September 20, 2018

Mio AuSable Schools addresses safety and security concerns

Posted

MIO — As students begin to stream into Mio AuSable Schools this week, they will be entering a facility that is markedly safer than it was the previous year.

Over summer vacation, new high school Principal Dennis Niles walked the grounds conducting what’s known as a Safe Haven assessment. It is an assessment that requires a person to examine every facet of a facility in order to assess safety and security concerns across the entire campus. The program originated with Safe Havens International, which is a group that does assessments for schools. Niles mirrored the practices of Safe Haven in creating this assessment. As Niles conducted the study, it did not cost the school any additional money than his salary.

Niles said the assessment examines things as small as the rubber padding designed to act as a safety cushion for the playground, and as large as having dead trees on campus.

“A big one that was obvious was having a secure front door,” Niles said. “Having the ability to buzz people in and see everyone who comes into the building is important.”

The assessment took roughly five days to complete. It consisted of two days examining every facet of the campus, from classroom doors to where utilities come into the building. The next three days consisted of going through the notes and pictures taken during the walkthrough and making recommendations in regards to what needs to be fixed immediately, and what can be put on the backburner.

Niles said he broke down the recommendations into three categories: red, yellow and green. Items marked red must be addressed immediately, yellow are less timely items and can be taken care of during regular maintenance, and green are items that can be worked on as the school has the time or funding available.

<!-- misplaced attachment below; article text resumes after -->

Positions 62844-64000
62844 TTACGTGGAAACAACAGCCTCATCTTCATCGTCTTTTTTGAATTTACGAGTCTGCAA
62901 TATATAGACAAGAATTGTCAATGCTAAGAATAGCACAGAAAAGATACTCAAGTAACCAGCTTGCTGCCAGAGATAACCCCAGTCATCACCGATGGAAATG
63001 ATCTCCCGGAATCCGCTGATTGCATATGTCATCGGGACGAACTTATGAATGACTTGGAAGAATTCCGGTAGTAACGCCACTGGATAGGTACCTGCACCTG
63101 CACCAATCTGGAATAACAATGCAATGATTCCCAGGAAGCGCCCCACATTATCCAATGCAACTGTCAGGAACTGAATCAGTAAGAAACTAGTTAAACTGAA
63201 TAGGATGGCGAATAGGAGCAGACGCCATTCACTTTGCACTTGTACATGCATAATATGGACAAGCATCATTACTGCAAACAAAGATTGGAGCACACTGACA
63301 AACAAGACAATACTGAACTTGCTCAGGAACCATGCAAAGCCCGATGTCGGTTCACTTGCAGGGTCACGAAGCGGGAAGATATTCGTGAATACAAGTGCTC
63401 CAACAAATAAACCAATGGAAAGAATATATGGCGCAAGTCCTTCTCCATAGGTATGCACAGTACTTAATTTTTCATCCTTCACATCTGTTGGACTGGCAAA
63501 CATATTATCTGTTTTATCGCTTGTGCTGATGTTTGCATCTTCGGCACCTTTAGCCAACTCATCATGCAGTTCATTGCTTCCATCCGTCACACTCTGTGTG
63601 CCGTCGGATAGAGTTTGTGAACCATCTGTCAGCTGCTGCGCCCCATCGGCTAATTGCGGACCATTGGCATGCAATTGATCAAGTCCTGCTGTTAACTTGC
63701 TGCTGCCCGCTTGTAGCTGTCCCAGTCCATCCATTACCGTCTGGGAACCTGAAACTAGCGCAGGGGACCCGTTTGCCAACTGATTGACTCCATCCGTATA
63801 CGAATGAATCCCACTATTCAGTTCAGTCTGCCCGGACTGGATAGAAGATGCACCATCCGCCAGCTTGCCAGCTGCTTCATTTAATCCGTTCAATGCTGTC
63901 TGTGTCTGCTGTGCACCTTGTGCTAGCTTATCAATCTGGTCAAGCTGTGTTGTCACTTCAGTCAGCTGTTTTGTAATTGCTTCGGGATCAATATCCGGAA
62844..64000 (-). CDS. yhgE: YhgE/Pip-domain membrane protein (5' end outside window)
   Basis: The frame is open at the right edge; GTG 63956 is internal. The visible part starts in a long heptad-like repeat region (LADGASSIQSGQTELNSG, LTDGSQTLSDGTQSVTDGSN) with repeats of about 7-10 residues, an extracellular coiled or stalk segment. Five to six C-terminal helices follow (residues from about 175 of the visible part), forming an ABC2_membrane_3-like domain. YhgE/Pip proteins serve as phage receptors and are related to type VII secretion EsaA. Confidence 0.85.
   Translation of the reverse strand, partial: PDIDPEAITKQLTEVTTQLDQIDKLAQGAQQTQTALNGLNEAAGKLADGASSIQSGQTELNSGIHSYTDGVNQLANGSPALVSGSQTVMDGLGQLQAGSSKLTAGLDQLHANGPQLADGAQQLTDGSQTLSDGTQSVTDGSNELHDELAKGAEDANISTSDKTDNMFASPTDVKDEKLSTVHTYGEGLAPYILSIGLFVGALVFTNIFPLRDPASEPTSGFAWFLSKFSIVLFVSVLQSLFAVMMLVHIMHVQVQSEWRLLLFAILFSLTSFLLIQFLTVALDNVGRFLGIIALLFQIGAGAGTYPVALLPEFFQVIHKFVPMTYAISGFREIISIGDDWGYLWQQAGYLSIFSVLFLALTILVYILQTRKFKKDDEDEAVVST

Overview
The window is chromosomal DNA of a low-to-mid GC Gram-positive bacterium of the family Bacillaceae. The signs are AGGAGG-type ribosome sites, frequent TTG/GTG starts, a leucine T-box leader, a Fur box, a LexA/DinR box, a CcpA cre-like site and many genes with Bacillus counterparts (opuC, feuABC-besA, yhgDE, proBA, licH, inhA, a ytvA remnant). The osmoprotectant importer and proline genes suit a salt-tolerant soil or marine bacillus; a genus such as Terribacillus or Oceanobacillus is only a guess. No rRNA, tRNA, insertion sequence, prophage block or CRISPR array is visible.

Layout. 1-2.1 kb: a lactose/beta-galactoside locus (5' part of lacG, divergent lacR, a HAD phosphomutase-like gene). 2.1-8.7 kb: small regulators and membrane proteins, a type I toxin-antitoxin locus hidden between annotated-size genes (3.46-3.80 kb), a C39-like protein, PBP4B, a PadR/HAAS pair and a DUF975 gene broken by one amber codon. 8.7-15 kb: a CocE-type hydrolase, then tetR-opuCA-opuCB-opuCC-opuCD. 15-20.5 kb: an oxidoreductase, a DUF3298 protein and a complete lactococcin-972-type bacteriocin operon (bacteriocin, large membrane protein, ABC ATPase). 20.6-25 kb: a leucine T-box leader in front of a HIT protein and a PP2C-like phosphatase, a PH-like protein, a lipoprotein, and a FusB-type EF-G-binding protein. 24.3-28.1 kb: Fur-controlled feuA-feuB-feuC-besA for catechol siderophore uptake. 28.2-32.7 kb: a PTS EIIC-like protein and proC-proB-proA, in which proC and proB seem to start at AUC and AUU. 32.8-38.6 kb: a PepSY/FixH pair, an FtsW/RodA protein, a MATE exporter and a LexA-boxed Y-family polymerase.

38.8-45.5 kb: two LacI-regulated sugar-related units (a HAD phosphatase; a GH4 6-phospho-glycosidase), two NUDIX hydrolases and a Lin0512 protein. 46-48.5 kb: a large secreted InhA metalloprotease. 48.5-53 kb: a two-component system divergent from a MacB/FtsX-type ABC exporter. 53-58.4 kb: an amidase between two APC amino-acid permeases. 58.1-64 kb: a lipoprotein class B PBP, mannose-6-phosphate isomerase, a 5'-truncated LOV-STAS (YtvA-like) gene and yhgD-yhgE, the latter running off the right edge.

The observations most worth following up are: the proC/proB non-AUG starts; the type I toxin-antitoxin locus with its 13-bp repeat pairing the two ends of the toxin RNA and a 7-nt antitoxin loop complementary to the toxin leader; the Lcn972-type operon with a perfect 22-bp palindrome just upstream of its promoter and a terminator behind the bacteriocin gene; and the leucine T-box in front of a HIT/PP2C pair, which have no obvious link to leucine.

After the assessment Niles said he found Mio AuSable was in relatively good shape.

“For the most part there were more positive things, things in good shape, than there were negative things,” Niles said. “I found nine that needed to be immediately addressed and within two to three weeks we had taken care of those items.”

All of the repairs completed cost the school approximately $5,000. Included in that cost was tree removal, roof repair, the replacement of the front door and some other smaller repairs. Niles said the majority of that cost was taken up by the replacement of the front door, as the school had the equipment and manpower implement the fixes itself.

Niles said he thinks this is something every school should undertake, as it sets the tone for what is acceptable at a facility. He doesn’t believe it’s something that should be done every year, but thinks it’s important to have a reference point for the level of safety required of a school.

“I did it this year; being new it allowed me to get familiar with the facilities,” he said. “I was a fresh set of eyes and was able to see things someone else may have gotten used to and walked past before.”

Niles said there will be another assessment done within three to five years. His hope is to have someone else do the assessment next time in order to ensure a fresh set of eyes examines what he may have overlooked after becoming more familiar with the facilities. He mentioned a time when he traveled to another district’s school to do their assessment, alluding to how it would be nice to have an agreement with another school to do a similar assessment trade in the future.

Niles said the changes will be noticeable by parents on the first day of school. He said as the year progresses some of the yellow and green items will be addressed and parents will see those changes as they happen. He said even since the assessment was completed, faculty members are finding new things to pay attention to and address in order to continue to improve the facilities.

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